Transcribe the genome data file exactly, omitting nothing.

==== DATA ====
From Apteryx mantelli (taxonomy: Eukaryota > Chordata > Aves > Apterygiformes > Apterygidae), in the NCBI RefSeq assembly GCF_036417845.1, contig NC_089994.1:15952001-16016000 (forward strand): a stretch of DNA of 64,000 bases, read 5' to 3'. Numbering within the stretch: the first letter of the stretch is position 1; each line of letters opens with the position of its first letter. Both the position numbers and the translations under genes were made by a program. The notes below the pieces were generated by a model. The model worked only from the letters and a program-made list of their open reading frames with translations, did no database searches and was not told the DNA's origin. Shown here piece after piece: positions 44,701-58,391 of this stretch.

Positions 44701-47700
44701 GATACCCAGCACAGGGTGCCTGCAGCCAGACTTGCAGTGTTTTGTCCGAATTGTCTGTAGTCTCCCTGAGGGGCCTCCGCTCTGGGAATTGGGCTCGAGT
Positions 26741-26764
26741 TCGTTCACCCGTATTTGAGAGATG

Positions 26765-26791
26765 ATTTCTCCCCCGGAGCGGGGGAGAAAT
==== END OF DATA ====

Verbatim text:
From Apteryx mantelli (taxonomy: Eukaryota > Chordata > Aves > Apterygiformes > Apterygidae), in the NCBI RefSeq assembly GCF_036417845.1, contig NC_089994.1:15952001-16016000 (forward strand): a stretch of DNA of 64,000 bases, read 5' to 3'. Numbering within the stretch: the first letter of the stretch is position 1; each line of letters opens with the position of its first letter. Both the position numbers and the translations under genes were made by a program. The notes below the pieces were generated by a model. The model worked only from the letters and a program-made list of their open reading frames with translations, did no database searches and was not told the DNA's origin. Shown here piece after piece: positions 44,701-58,391 of this stretch.

Positions 44701-47700
44701 GATACCCAGCACAGGGTGCCTGCAGCCAGACTTGCAGTGTTTTGTCCGAATTGTCTGTAGTCTCCCTGAGGGGCCTCCGCTCTGGGAATTGGGCTCGAGT
Positions 26741-26764
26741 TCGTTCACCCGTATTTGAGAGATG

Positions 26765-26791
26765 ATTTCTCCCCCGGAGCGGGGGAGAAAT